4. Speaking from the heart
Improv teaches us to go deeper. Each person has such a wide variety of emotions, ideas, and experiences to draw from our lives. Improvisers learn how to tap into that well and let it all out on stage. It makes for really crazy character choices and amazing scene work that leaves an audience breathless. At Forty, we insist on going beyond the obvious. We ask deeper questions. We challenge the notion that businesses only exist to make a profit. What else is there besides the first few design choices that pop into our heads? Improv teaches us to tap into our own internal search engines and pull out all of that awesome, gooey goodness that’s embedded deep within the realm of our experiences.
5. Being flexible
Improv teaches us to be more responsive to change. When someone makes a surprising choice during an improv show, the other players have no choice but to be quick on their feet. When the audience screams out a suggestion, the improvisers don’t have any time to think. They have to just roll with it. The pressure’s as hot as the lights, and it’s time to do something even if nothing is coming to them. At Forty, we believe in being agile, fluid, and flexible. We work iteratively, and we learn as we go. We need to understand nothing is certain, have conviction in our choices, and adapt to the unexpected.
6. Embracing the awkward
Improv teaches us it’s ok to be uncomfortable. I don’t remember a single moment on an improv stage that didn’t feel awkward at first. However, it’s usually the most awkward moments on stage that end up being the most successful. We tend to shy away from uncomfortable situations. When people get too close, have really bad body odor, or want to talk about really sensitive topics, we want to squirm out of that moment as quickly as possible. Improv teaches us to be more candid, honest, straightforward, and to speak from our gut. I’ve seen many different companies suffer from a simple lack of trust, candor, and openness. When people don’t feel like tackling something head-on because it’s strange or awkward, the entire organization gets held back.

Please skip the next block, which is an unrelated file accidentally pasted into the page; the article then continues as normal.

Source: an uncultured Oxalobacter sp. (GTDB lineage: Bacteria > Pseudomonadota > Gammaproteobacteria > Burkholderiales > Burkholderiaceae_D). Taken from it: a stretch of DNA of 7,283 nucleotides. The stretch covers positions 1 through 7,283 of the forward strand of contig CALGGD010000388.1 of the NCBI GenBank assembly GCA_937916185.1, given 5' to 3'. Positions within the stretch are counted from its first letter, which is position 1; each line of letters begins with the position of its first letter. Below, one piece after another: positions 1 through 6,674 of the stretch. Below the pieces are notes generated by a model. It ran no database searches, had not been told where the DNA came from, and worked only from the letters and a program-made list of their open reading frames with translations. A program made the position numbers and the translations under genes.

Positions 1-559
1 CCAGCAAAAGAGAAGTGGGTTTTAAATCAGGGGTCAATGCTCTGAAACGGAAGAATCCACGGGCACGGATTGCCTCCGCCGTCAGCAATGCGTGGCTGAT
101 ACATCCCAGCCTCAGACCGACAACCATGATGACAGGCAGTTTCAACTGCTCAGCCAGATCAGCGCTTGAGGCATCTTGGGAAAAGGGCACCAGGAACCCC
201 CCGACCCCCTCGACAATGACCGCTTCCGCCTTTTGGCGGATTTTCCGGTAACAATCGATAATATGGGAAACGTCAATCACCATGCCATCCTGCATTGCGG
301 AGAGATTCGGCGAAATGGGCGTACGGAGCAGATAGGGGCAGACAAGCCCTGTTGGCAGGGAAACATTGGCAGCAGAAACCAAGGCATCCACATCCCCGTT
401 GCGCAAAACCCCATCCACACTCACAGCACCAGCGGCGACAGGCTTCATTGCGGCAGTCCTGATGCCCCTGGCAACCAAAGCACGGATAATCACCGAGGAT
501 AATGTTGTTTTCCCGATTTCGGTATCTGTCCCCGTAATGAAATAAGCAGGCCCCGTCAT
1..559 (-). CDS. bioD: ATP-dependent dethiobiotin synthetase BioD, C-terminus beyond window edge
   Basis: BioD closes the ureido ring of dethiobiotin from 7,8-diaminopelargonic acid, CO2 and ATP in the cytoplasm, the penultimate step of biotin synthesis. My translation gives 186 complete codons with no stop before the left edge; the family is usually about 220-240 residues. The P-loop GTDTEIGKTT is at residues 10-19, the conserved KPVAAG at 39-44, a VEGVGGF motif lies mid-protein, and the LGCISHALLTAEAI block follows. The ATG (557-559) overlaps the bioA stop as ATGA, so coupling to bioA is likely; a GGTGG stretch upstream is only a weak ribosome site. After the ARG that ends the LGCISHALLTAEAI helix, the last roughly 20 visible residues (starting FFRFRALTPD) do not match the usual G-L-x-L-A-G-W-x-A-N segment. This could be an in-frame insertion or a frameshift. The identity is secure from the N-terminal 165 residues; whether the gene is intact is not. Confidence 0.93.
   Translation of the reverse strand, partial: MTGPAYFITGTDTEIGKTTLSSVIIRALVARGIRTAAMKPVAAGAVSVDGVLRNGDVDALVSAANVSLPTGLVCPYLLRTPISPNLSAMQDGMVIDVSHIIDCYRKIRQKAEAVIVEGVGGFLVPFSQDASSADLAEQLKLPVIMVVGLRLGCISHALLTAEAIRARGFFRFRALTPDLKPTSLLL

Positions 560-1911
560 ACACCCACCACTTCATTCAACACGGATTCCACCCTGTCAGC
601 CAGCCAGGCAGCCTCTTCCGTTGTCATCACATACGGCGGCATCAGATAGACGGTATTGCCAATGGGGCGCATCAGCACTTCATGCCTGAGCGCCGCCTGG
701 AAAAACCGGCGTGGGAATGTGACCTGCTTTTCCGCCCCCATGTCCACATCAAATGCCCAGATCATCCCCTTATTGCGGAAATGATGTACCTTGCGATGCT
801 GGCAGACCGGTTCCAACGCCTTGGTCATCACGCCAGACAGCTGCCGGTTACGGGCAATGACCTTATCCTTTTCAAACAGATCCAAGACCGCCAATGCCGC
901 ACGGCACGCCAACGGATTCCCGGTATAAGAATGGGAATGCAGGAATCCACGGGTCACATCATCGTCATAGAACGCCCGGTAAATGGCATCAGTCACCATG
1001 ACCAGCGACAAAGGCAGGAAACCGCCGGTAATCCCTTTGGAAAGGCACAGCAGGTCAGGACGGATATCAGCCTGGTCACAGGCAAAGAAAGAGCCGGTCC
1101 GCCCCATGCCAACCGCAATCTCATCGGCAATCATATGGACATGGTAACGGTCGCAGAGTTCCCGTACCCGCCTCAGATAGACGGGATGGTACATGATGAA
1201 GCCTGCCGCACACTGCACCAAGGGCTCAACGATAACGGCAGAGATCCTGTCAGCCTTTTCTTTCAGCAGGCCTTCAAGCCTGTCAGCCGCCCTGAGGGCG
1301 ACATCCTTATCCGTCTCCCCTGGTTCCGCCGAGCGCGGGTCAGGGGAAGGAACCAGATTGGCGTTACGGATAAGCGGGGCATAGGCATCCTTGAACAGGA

7. Achieving group mind
Finally, improv teaches us to trust the power of the group and pursue the elusive phenomenon of group mind. There’s a big difference between groupthink and group mind. Groupthink is lazy and bad. Group mind is one step away from heaven. Groupthink is when a team all says yes to the first idea that pops in their heads, simply because it’s easier to just say yes than to attack the problem together and come up with the best possible solution. Group mind is the holy grail of improv. Group mind is when everyone is listening, “yes and”-ing, making strong statements, speaking from the heart, adapting to changes, and embracing the awkward in perfect harmony. Each member of the team knows when it’s his or her turn to contribute. Everyone knows their roles and speaks with conviction and respect. The team is buzzing with creativity, energy, and enthusiasm. Improv reminds us we’re a team, where everyone trusts each other. We all know each member is here to build one another up and make each of our ideas better. We can honestly believe the work we come up with as a group will be a million times better than what we would have come up with on our own.
For us, improv isn’t just about being silly and having fun for a few minutes every morning. It’s a great way to build our team, improve our creative process, and build our own personal communication skills. We practice improv because it exercises those muscles required to be sincerely engaged, present, and responsive. We want to develop real human connections with each other, with our clients, and between our client’s brand and their target audience.
*photo credit – Brandi Sims